8. .Chris

    Member .Chris Pffft.

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  9. Hakoda

    Member Hakoda GBAtemp Addict

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    Nevermind I thought the thread was asking us which was OUR first flash cart. Ignore me.
     
  10. TrolleyDave

    Former Staff TrolleyDave Philosolosophising

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    The first copier I ever saw was the original 8mbit Magicom for the SNES. I'm pretty sure though that there was a device for the Famicom as well that used the Famicom Disk System to back the stuff on to before the Magicom.

    There are devices for the older consoles like the 2600, Colecovision, Intellivision etc. but I'm pretty sure they came after the NES/SNES/MegaDrive copiers.
     
  11. clegion

    Member clegion GBAtemp Advanced Maniac

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    NES i never seen anything older
     
  12. Infinite Zero

    Member Infinite Zero Almost!

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    oops sorry about that [​IMG]
     
  13. tj_cool

    Supervisor tj_cool Stuff

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    Read the OP again [​IMG]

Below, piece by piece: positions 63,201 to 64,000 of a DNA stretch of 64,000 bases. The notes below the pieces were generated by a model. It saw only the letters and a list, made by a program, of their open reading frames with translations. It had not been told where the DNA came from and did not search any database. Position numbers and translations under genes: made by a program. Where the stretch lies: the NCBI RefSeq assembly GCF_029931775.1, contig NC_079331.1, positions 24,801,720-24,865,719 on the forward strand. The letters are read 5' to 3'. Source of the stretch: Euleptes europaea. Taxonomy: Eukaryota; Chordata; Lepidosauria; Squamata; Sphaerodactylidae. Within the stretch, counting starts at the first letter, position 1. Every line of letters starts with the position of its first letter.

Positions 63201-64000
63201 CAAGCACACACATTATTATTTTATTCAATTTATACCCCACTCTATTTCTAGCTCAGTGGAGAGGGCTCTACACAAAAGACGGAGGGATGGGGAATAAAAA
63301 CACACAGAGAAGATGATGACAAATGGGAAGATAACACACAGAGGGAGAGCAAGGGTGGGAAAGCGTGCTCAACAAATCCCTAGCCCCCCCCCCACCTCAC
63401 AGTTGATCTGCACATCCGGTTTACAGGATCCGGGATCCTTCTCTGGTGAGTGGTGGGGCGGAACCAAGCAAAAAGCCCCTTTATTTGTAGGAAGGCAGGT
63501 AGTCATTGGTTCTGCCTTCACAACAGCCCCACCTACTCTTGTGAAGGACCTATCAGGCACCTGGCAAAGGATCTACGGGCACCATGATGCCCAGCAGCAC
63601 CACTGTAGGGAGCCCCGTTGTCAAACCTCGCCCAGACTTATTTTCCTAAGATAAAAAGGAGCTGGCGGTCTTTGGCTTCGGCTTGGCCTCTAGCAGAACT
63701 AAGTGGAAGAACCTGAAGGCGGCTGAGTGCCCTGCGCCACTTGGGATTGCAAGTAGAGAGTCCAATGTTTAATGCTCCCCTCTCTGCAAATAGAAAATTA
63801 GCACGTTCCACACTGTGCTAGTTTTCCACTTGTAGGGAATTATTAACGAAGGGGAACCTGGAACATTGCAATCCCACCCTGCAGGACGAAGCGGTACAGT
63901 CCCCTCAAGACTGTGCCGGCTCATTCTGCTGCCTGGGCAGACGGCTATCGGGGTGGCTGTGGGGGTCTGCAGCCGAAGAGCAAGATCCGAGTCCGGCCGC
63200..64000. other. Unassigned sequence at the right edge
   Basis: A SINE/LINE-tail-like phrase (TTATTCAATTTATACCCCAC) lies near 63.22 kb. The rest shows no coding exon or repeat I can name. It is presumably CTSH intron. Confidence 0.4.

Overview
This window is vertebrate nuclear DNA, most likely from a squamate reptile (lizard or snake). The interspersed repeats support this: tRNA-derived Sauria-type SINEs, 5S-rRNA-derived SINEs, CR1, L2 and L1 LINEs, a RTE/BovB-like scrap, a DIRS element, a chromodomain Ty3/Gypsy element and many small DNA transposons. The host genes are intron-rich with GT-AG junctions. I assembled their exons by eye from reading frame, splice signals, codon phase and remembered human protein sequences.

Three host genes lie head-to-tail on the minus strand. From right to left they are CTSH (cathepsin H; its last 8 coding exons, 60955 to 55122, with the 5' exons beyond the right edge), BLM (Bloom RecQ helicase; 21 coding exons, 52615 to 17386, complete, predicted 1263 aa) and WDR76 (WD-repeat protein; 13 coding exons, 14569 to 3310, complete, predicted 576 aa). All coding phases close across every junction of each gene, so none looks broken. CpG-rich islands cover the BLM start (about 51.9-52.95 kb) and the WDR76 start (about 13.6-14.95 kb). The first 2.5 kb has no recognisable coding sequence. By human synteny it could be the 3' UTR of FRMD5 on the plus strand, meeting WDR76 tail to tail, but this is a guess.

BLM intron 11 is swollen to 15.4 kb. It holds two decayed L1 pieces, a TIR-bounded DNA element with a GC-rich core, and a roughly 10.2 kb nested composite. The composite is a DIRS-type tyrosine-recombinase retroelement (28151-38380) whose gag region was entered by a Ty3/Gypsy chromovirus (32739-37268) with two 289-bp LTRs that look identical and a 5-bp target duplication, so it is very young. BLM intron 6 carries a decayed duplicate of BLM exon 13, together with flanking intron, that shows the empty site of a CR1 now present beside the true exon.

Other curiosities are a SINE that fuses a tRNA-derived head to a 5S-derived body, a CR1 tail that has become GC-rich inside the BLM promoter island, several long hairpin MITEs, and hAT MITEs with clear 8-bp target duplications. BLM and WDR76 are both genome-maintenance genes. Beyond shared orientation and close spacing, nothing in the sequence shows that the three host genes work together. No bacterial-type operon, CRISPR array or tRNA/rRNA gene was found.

This is NOT about your own first flashcart [​IMG]
     
  14. Destructobot

    Member Destructobot Crave the Hammer

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    As exangel said, the first flashcart was a floppy disk. As for the first cart cart, I would guess that it was for the SNES, or that generation of system. The NES had a very complicated cartridge scheme (each game used one of a large number of memory mapper chips, each of which has to be emulated for an NES flashcart to run the games that use that mapper), so any NES flashcart based on the technology available at the time would have been extremely limited at best.
     
  15. blainy

    Member blainy GBAtemp Fan

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    Cassette tapes were widely used in early pcs, and probably widely copied before floppies came around..
     
  16. rancor01

    Newcomer rancor01 Member

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    The first one I remember ever seeing was the Yoko for the Atari 2600 WAAAY back in about 1983.

    Yoko 2600

    A great resource for copiers from the past is Robert Webbs website:

    Robert Webbs Classic Copiers

    Its a great resource for console history buffs. [​IMG]